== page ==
Oh, no, not the Library again:

There has been another Library blow-up recently, and rumors and some acrimony have resulted. While real people have suffered some real hurt, “The Library is going down the tubes; the sky is falling” should be largely ignored. The Library will survive. In fact, I think it will be the least divisive and least damaging of past dust-ups, having been handled with a minimum of public exposure. Several people – including some of the principals – have approached me to “not damage the Library” in my reportage; or better yet to not report on it at all. I’m not sure I could damage the Library if I tried, and in any case I certainly have no intention to do so. On the other hand, there’s no stopping me when I see a chance to pontificate…

[Another in our series of wall paintings and other graffiti.]

When I first settled here in 1994, one of the first places I headed for was the Oaxaca Lending Library, the center of the Oaxaca gringo community. I was green, spoke little Spanish, devoured books at the rate of about 4 a week, was desperate for people to talk with, and on the prowl for some “female companionship”.

There were a lot less of “us” (English speaking expatriates) then. The thought that I might be unable to accomplish at least some of this – Diana and I didn’t form a bond for almost a year – sent a chill up my spine. I wrote a “Letter From Mexico” about this: Do You Live Here?

What I didn’t understand at the time was that I needn’t have worried, because the community needed me almost as much as I needed them: to inject a little fresh blood (although mine turned out to be a little too fresh for some, an ongoing lifelong condition); to do volunteer work; to make financial contributions. We were, after all, a very small onion in a very large urban stew of nearly 400,000.

[The Guelaguetza amphitheater, just after Gabino completed the roof by adding the right and left wings of what more and more people speak of as “Ulises’ Folly”, which would be funny if there weren’t so many people without basic services. It didn’t last long: there was a basic design flaw, and the “wings” had to be removed. Unlike Ulises, Gabino is going after the company, claiming they should have known it wouldn’t work.]

I was very fortunate to fall into an apartment in the old “Rancho San Felipe”, which had a good mix of expats, snow-birds (and some sun-birds: Floridians who came here to get away from the heat), and locals; and was home to a 35-year expat named Marie Vegty, who, along with a gay guy from San Francisco, became my good friends and active supporters.

Volunteering to re-shelve books, always a task that is looking for a worker, and treating the Librarian, Ruth Gonzalez, with the deference and respect she deserved but didn’t always get, was also helpful in my quest for personal comfort, and I quickly became accepted into the “Library crowd”. Within a year, I was on the board of directors, and – along with my late friend Thorny Robison – chaired the Fund-raising committee. Like almost everybody who ever worked in the Library, I reached a point where I was no longer willing to participate in the process.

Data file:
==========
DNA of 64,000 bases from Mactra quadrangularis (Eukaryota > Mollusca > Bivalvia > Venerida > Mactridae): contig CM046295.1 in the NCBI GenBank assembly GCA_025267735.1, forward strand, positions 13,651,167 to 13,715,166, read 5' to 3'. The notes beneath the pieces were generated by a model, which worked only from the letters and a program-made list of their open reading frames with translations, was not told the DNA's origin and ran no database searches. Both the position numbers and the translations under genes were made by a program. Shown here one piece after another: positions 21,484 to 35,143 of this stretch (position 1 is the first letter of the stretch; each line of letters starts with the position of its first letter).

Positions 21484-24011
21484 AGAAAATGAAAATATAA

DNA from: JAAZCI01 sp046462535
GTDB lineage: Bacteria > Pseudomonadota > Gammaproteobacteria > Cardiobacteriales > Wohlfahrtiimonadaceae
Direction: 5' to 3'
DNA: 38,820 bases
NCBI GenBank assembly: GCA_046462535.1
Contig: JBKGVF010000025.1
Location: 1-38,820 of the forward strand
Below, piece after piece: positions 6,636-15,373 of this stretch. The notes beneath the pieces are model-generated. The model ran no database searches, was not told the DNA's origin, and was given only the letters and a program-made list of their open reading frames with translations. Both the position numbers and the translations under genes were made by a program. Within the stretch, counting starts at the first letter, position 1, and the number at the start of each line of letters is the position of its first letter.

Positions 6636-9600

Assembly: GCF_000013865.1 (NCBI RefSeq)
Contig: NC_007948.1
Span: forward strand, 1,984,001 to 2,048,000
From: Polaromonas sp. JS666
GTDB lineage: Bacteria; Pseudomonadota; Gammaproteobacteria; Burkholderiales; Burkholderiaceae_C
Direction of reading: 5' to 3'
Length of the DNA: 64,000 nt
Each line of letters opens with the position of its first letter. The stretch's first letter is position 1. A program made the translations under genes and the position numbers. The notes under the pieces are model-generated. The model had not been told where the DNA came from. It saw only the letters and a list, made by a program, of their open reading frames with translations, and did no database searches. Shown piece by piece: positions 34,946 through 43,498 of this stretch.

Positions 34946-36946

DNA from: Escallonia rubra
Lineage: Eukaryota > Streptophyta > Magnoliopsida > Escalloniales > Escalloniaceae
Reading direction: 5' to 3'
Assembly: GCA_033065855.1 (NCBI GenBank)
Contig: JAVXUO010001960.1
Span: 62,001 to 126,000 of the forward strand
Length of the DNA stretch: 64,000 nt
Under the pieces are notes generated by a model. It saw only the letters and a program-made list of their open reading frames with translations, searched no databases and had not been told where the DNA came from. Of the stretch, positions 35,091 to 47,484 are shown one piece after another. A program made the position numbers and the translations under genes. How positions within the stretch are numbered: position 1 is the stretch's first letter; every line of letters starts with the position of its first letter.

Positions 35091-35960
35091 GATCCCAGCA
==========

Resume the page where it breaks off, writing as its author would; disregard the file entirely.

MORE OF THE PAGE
[I imagine the palm frond weavers have plied their trade in front of the Cathedral ever since they realized they could make an escudo or two from the Catholic invaders. Every Palm Sunday, there they are. Who needs a calendar?]

After a lot of time in the “new wave co-op” movement, the anti-Urban removal movement, the no-nukes movement, the communes, and of course the civil rights movement, my experiences, reading, and the advice (in print) of such disparate thinkers as Chairman Mao and Ross Perot, had convinced me that healthy organizations develop a life of their own; that they wax and wane but rarely stay the same for very long; that everyone comes with their own set of stated and unstated intentions and prejudices. It certainly seems true at the Library.

Now come the caveats: the people who are running the Library do not always appear to have the same goals as the people whom they are supposed to be serving. People, like organizations, also evolve; and their loyalties may shift. Unless I specifically say so, you can pretty much assume that everything I write has exceptions. (How’s that for weasel-wording? I’m not a famous writer for nothing…)

Oaxaca, meanwhile, has undergone huge changes: the PRI lost its 80-year grip on the governorship, there is a revolutionary activist from the troubles of 2006 in the state House of Deputies, the extension of the Cuota (toll road) from Puebla to Oaxaca in the late-mid ’90s has vastly increased the number of visitors from the Mexican interior, along with concomitant growth in the number of new residents – foreign and domestic; U.S. style food franchises and big-box retailers have arrived, new arrivals from other countries have started a variety of ethnic restaurants, and new returnees who worked in restaurants in other countries have done likewise.